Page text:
(Last Updated on : 22-01-2010)
Parsi Sects in India consists of the Shehenshais and the Kadmis. These two different sects however do not differ on any point of faith, as the Protestants do from the Romanists or the Romanists again from the Greek Church; nor are they distinguished like the different castes in Hinduism, or the Shias and Sunnis in Islam. Their religious ceremony and forms of worship, as well as all the tenets of their religion, are the same in every respect. They reason behind the division of the two sects is merely a difference as to the correct chronological date for the computation of the era of Yazdezard, the last king of the ancient Persian monarchy. No such contention, it may be stated, exists among the Zoroastrians in their fatherland.
The Parsis count their year by three hundred and sixty-five days. Every month among the Parsis includes a calendar month of thirty days, starting with the month of Fravardin and ending with Spendarmad. With the end of three hundred and sixty days, five days, which are called Gathas, are added, thus forming three hundred and sixty-five days in a year. The five hours and fifty-four seconds are neglected in their reckoning, so, in order to accord with the accurate solar year, the ancient Persians are said to have, at the end of every one hundred and twenty years, made the 'Kabisa' or intercalation, that is to say, included a month to the period. The gave up the Kabisa after they lost the control of their land, while the Parsis are said to have once intercalated during their stay in Khorassan, and this fact has originated the two sects.
In 1090, one Jamasp, a knowledgeable Zoroastrian from Persia, reached Surat
to undertake the instruction of the 'mobeds' or priests, and he first discovered that his co-religionists in India were behind a month to their brethren of Iran in beginning their new year, but importance was not given to it at that period and all proceeded smoothly as before. In the year Yazdezard 1114, or 1746 A.D., an Irani by the name of Jamshid, together with a few 'mobeds' or priests, introduced the date as abided by the Persian Zoroastrians and called themselves Kadmis. The majority of people who became known as Shehenshais, stuck to their old date. With the passage of time, the adherents of Jamshid gained a little accession to their number.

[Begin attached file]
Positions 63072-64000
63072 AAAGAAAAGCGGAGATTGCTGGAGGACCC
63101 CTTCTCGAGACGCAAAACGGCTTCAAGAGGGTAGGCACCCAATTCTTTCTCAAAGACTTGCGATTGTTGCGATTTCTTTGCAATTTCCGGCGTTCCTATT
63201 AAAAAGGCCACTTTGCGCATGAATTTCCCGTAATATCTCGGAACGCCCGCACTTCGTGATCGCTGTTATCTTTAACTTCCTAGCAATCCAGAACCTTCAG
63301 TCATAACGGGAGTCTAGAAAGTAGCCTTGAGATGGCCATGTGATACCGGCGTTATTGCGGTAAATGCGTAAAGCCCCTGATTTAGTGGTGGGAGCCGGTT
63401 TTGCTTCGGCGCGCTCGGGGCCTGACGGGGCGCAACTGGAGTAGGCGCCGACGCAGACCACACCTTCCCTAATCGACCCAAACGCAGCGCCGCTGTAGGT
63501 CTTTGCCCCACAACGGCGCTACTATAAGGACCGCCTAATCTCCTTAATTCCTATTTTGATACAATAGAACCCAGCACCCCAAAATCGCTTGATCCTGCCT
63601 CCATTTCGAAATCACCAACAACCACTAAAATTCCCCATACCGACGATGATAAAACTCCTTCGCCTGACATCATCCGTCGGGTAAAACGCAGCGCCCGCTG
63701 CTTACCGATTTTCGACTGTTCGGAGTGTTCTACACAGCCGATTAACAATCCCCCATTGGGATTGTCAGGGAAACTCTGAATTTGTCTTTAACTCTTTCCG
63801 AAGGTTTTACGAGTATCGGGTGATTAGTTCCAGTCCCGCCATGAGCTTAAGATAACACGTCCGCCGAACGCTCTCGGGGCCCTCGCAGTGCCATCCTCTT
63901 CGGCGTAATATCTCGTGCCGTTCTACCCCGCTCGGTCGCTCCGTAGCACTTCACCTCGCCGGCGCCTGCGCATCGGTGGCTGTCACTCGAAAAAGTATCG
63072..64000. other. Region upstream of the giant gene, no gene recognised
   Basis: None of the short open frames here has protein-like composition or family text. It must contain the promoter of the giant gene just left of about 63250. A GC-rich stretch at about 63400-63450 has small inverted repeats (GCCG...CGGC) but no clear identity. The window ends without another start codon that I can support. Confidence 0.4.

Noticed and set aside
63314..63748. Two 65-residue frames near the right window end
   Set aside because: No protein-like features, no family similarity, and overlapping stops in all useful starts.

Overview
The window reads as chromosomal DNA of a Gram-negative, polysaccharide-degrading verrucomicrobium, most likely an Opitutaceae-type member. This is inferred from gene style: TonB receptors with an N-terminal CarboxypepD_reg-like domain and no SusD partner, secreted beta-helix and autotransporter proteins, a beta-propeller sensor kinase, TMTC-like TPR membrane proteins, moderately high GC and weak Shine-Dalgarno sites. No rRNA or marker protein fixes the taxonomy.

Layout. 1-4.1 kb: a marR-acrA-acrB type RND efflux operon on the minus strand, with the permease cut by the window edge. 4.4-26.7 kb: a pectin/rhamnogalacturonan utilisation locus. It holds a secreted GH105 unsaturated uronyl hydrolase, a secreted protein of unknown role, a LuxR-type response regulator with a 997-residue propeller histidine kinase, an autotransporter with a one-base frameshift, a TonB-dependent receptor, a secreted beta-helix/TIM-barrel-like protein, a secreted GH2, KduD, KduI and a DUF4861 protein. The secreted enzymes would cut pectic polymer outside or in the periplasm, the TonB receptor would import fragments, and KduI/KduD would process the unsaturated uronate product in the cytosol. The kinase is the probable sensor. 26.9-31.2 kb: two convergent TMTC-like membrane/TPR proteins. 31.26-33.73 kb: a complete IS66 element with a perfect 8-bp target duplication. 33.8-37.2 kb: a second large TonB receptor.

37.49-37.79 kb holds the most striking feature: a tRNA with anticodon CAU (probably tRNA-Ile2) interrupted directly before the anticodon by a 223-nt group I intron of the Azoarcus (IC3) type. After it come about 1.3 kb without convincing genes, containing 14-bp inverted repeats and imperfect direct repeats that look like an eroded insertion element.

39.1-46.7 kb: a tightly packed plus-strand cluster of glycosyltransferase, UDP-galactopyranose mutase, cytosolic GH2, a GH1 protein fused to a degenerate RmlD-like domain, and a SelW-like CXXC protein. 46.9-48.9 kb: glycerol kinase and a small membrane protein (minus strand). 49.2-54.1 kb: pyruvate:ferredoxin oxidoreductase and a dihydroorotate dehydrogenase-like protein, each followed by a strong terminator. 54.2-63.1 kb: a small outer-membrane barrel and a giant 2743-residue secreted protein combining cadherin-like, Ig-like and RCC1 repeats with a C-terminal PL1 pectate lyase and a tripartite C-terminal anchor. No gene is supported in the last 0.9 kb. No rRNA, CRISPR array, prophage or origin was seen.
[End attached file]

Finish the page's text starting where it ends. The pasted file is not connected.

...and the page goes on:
Thus, it can be said that the Parsis were divided into two sects in Surat. For some time the difference between the two sects did not produce any bad feeling or untoward results. But gradually this harmony was troubled by the appearance of a more bigoted leader in each party; Dhanjisha Manjisha among the Kadmis and Mancherji Kharshedji Seth among the Shehenshais.
Even if there is no major difference between the two Parsi Sects in India as far as religious ceremonies and mode of worship are concerned, however, there is some minor dissimilarity. The vowel pronounced by the Shehenshais as 'u' is pronounced by the Kadmis as 'ee'. Thus, while the Kadmis would say 'Ahee' the Shehenshais would say 'Ahu'. In the forms of prayers in Pazand there are few differences, but they do not affect the tenets religion professed by both the sects. A Parsi, while praying, is required to recite the names of the month and day on which he offers his petition. The mention of the date, therefore, is the major distinction between the prayers of a Kadmi and a Shehenshai. Different festivals of the Parsis are celebrated by both sects in exactly the same manner, only on different dates.